This methodology explains why Keynes’s general theory did not take the form of a single large model, including formal microfoundations … It was not that Keynes lacked a microeconomic analysis, but rather that his study of individual behavior concluded that it was organic rather than atomistic.

Sheila Dow

  1. Jorge Buzaglo
    September 30, 2015 at 2:51 pm

    A like-minded comment by Jorge Luis Borges:
    “In that Empire, the Art of Cartography attained such Perfection that the map of a single Province occupied the entirety of a City, and the map of the Empire, the entirety of a Province. In time, those Unconscionable Maps no longer satisfied, and the Cartographers Guilds struck a Map of the Empire whose size was that of the Empire, and which coincided point for point with it. The following Generations, who were not so fond of the Study of Cartography as their Forebears had been, saw that that vast map was Useless, and not without some Pitilessness was it, that they delivered it up to the Inclemencies of Sun and Winters. In the Deserts of the West, still today, there are Tattered Ruins of that Map, inhabited by Animals and Beggars; in all the Land there is no other Relic of the Disciplines of Geography.” From: “Del rigor en la ciencia” (1946).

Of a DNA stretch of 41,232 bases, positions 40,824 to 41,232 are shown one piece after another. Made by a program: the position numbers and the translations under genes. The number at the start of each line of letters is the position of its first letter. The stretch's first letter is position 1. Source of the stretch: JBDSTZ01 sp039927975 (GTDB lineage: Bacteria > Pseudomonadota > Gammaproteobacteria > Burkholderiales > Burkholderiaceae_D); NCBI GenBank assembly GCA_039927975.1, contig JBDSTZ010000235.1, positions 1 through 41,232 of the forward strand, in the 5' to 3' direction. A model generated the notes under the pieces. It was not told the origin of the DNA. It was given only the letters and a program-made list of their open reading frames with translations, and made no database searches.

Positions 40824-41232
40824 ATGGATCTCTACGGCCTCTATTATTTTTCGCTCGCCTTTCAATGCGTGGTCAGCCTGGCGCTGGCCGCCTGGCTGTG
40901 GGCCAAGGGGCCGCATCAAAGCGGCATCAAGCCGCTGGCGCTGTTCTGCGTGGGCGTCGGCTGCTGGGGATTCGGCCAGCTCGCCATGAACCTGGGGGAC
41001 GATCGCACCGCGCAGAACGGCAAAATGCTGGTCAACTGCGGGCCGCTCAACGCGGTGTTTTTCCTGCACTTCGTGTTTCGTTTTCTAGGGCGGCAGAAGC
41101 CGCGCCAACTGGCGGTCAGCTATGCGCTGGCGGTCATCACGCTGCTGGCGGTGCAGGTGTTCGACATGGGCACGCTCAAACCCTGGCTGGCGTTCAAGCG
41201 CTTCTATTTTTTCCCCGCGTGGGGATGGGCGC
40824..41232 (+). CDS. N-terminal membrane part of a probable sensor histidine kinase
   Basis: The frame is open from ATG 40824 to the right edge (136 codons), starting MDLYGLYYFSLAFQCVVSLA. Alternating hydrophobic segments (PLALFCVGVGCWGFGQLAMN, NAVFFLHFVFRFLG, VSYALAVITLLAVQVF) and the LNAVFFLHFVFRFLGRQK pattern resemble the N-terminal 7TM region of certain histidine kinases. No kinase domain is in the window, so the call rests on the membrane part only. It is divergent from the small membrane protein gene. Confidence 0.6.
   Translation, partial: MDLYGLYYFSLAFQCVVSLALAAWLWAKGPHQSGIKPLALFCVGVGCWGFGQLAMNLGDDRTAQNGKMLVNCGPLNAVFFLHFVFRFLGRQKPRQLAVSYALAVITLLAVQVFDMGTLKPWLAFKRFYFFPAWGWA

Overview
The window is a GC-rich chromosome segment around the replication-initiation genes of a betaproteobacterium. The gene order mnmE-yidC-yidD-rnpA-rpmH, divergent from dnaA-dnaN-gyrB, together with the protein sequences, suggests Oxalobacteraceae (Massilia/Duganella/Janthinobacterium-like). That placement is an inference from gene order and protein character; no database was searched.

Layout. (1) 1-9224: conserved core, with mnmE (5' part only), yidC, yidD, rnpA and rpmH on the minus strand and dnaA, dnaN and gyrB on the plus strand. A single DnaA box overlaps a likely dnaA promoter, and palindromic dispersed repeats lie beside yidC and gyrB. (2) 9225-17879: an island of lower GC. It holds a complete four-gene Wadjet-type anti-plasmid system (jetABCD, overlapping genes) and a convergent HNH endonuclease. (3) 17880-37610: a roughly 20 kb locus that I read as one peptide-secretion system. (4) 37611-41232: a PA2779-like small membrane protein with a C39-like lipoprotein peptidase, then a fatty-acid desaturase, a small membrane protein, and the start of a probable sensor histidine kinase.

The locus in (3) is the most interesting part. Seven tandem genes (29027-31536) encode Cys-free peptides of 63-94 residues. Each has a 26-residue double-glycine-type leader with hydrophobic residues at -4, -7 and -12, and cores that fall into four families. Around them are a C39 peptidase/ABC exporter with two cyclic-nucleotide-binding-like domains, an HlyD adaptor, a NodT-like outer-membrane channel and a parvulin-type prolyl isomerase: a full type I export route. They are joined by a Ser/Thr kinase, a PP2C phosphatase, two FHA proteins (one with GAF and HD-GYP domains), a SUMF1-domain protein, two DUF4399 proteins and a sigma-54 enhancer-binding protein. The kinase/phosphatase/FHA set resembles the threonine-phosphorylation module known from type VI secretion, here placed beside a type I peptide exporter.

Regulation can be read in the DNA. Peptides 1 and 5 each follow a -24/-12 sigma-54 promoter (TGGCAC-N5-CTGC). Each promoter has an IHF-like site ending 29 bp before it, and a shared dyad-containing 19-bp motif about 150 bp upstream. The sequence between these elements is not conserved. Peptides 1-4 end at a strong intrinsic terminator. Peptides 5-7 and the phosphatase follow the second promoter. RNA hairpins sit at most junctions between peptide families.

2. Larry Motuz
    September 30, 2015 at 5:24 pm

    The central problem with all of economic theory lies with theorizing about utility and marginal utilities while ignoring the material, emotional and other benefits from consumption.

    The ‘correction’ of the theory requires bringing values-in-use back into economics while also acknowledging that preference theorizing that ignores tastes as likes of dislikes conflates satisfaction with receiving any kind of benefit, as if these two very separate things were one and the same thing. I can consume goods that give me benefits but which don’t offer me ‘satisfaction’ because I am forced, by the price system, to consumer things I do not ‘like’ nor ‘want’ but must.

    I had hoped to have a paper entitled “A Reconstruction of the Foundations of Economic Thought” ready by the end of September but took ill so it will not be ready ’til the end of December.

    1. It sets aside the theorizing of the Marginalists –Jevons, Marshall, Menger — as largely irrelevant to consumer decision making.